Lorde’s album is a similar defense of high-voltage emotional expression. Lorde is especially curious about the performance of nonchalance in the midst of interior angst. In her interview with The Spinoff Lorde says the entire point of the record is encapsulated in the second track, Sober:
Both works are keenly aware (and fearful) of divisions within themselves, inevitable growth and mortality, and the eclipsed ability to continue a communion with who they once were.
Li frequently asks whether and how one can ever connect to the past or present self. Her fear is isolation, division from the self, and her essays are a steely attempt to hold herself together (through silence, a new language, writing).
This dream isn’t feeling sweet
We’re reeling through the midnight streets
And I’ve never felt more alone
It feels so scary, getting old
Melodrama is an isolating fact of existence. The person who experiences it knows it’s real, but it’s hard for the audience to accept its genuineness. Sometimes this genuine emotion is sincere, as in Li and Lorde, but sometimes it’s insincere, the Real Housewives franchise being a nice example. Perhaps what distinguishes the two is when the person has internalized this evaluation of real v. bullshit emotions. Li and Lorde have the self-awareness to question their melodramas, and in their stately wondering they’re able to create art. The questioning, as Li notes repeatedly, doesn’t recuse one from the pain of melodrama, but it does help create something that buoys others rather than drags them down.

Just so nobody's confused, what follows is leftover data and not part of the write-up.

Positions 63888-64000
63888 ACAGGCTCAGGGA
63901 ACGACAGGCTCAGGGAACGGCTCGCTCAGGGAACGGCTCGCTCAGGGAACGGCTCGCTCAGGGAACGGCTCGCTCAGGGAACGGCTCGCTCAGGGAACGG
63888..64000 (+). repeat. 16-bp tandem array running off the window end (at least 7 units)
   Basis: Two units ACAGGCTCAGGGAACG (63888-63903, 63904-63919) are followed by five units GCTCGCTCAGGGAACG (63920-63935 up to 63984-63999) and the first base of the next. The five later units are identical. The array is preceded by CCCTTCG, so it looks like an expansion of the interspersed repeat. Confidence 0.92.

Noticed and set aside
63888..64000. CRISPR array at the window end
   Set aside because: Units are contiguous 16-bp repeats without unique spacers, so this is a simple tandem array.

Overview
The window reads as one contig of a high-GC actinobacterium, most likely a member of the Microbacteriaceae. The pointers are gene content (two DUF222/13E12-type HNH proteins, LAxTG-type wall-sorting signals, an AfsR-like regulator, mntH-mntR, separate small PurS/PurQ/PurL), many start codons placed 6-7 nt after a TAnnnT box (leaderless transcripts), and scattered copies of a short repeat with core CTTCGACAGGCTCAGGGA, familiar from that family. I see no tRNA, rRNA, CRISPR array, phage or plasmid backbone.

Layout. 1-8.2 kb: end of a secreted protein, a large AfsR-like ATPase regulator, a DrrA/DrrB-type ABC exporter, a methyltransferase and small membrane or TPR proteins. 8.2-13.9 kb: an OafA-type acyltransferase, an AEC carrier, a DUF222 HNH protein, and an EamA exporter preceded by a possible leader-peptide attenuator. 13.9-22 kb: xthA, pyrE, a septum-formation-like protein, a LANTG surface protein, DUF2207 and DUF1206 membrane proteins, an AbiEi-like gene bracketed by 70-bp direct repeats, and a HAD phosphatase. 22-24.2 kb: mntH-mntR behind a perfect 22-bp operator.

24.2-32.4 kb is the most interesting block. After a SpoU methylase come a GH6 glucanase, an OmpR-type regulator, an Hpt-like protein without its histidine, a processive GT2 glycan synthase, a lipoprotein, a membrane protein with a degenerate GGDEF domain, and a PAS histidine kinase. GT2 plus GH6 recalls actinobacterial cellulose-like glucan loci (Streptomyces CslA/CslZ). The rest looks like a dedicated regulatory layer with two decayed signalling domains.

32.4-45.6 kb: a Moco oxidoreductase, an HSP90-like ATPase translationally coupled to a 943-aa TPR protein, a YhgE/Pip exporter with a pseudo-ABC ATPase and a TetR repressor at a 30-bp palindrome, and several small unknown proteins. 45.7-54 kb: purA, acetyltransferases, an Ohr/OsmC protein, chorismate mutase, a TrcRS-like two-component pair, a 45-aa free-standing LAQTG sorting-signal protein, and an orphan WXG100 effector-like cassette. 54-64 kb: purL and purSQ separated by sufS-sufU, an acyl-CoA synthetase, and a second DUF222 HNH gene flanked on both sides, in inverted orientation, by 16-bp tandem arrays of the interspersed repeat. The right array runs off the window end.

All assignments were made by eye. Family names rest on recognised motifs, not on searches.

Though it’s obvious she would be, I was surprised when Stereogum described Lorde as an “enduring and refreshing public figure.”
When art is culled from melodrama, the culler seems to be someone who is taciturn. In their silence they gain, even to those who know them, a public figure status. It’s an inviolable silence that’s necessary to the artist. It’s also a melodramatic stance.
Li: “Tragedy and comedy involve and audience, so they must give — sharing themselves to elicit tears and laughter. Melodrama is not such a strategist. It meets no one’s expectations but its internal need to feel.”
Lorde seems to have mastered this stance: in an unwillingness to follow trends, or displaying a need for an audience. Watching her well-known dance moves on stage, I get the sense that she’d be dancing the same whether thousands or no one was watching.